More recently, an older brother died earlier this year at 60, after an adulthood plagued by medical traumas and loneliness topped off by a car accident that left him partly disabled. Some people meet disability and pain with defiance and grit. Not my brother. He didn’t kill himself, but he talked about it often. When his final spiral came, we suspected that, instead of fighting, he submitted. In going through his things later, I found a one-sentence entry on his tablet: “Suicide by fentanyl.”
Cultivating a Better Head
Unhappy thinking can be seductive as well as habitual, and suicidal thinking can be an emotional safety valve. I do believe there’s an element of volition in equanimity, and perhaps in actual happiness. Discoveries in brain science confirm what the Buddha knew 2,500 years ago: that mind precedes experience, or, today, that “neurons that fire together wire together.”
Seems plausible. So I try to be positive, or at least not negative. I tend to my physical well-being. I work hard at making connections with people and engaging in activities that I enjoy. I try new things. I empathize with people. I meditate, which helps me spot, release and redirect negative thoughts. And I take medication, without which none of the other steps could happen.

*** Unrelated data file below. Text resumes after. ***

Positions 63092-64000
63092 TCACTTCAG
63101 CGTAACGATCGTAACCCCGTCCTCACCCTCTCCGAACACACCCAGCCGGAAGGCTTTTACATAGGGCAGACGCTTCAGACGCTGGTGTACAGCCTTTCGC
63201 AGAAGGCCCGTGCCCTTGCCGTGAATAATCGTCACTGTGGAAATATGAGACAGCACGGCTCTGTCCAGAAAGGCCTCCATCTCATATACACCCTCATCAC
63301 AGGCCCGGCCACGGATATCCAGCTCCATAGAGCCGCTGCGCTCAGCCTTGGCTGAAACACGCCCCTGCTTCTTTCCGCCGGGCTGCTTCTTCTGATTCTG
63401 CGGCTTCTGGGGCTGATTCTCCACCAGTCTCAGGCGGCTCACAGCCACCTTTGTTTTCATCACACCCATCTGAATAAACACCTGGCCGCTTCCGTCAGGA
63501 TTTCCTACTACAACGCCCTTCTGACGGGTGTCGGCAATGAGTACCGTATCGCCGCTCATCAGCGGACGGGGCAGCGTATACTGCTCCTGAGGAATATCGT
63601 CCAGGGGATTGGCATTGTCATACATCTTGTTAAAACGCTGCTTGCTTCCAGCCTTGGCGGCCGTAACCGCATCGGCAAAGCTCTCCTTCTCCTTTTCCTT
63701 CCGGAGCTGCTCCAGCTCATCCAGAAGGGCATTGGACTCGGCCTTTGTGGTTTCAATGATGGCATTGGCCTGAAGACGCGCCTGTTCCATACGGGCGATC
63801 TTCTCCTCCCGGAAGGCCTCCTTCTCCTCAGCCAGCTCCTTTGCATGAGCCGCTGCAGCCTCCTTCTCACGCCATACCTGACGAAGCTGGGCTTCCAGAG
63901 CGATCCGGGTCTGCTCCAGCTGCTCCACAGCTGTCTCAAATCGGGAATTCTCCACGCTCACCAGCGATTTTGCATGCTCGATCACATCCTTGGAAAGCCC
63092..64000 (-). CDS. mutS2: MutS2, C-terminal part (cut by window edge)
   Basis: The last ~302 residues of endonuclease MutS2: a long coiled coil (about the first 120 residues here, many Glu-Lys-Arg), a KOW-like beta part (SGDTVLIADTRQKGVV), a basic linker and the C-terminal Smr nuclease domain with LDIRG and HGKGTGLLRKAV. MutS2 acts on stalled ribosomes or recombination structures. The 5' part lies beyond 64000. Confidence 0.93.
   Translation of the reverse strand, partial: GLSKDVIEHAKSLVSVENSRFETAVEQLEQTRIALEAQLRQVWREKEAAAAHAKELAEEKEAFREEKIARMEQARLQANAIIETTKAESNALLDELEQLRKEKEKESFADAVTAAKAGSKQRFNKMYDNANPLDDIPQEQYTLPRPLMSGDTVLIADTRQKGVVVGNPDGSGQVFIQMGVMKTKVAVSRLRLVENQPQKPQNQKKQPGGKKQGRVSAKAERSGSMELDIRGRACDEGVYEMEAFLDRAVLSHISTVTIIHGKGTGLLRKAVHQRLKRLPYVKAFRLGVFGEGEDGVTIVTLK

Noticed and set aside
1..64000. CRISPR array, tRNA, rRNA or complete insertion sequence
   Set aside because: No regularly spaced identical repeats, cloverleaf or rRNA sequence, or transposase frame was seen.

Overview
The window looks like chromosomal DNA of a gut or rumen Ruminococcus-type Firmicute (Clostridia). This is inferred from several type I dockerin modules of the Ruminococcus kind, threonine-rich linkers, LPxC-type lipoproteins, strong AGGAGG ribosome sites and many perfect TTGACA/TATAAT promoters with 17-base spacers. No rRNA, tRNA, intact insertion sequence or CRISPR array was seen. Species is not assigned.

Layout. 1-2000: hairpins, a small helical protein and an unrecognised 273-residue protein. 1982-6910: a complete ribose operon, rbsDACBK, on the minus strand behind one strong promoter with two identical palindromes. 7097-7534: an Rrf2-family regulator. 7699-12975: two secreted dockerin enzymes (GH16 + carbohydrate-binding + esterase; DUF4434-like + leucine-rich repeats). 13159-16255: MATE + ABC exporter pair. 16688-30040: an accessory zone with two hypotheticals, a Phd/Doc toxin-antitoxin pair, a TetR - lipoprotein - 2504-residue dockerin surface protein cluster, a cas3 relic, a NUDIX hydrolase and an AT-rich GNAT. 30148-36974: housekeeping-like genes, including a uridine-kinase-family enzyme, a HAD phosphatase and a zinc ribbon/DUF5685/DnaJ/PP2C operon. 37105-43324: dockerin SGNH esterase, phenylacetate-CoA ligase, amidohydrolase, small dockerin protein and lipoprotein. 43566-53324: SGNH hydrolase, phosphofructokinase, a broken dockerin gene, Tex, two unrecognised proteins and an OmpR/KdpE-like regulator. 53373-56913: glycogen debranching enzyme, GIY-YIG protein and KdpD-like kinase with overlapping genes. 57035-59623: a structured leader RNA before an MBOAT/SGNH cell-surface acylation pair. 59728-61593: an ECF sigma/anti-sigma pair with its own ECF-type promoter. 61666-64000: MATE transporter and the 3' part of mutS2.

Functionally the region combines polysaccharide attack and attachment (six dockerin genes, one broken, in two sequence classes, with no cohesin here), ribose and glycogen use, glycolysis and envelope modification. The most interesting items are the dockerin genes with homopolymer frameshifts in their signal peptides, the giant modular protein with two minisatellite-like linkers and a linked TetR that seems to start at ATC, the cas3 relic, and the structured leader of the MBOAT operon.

Most of all, I try to be productive in my creative work, which can be a portal to flow and to living in the present moment, and to purpose. The hero of “The Plague” is a doctor who, despite the futility of his medical ministrations, insists on making his rounds and lancing buboes. It’s just a cruel irony that for someone so in need of connection and, I admit, validation, I’ve chosen the most isolating and rejection-prone work: writing. Oh, well. That’s my boulder.
I doubt I’ll ever not occasionally think about suicide, in part because it’s such a tenacious habit and in part because of whatever combination of brain structure and experience has shaped my thinking. But I’ve made it this far, so something is working. And as I write this, I seem to understand my path a little more clearly. Plus, the goddamn kids.
Pliskin, R. (2020). Wait, Other People Don’t Think about Suicide?. Psych Central. Retrieved on August 8, 2020, from https://psychcentral.com/blog/wait-other-people-dont-think-about-suicide/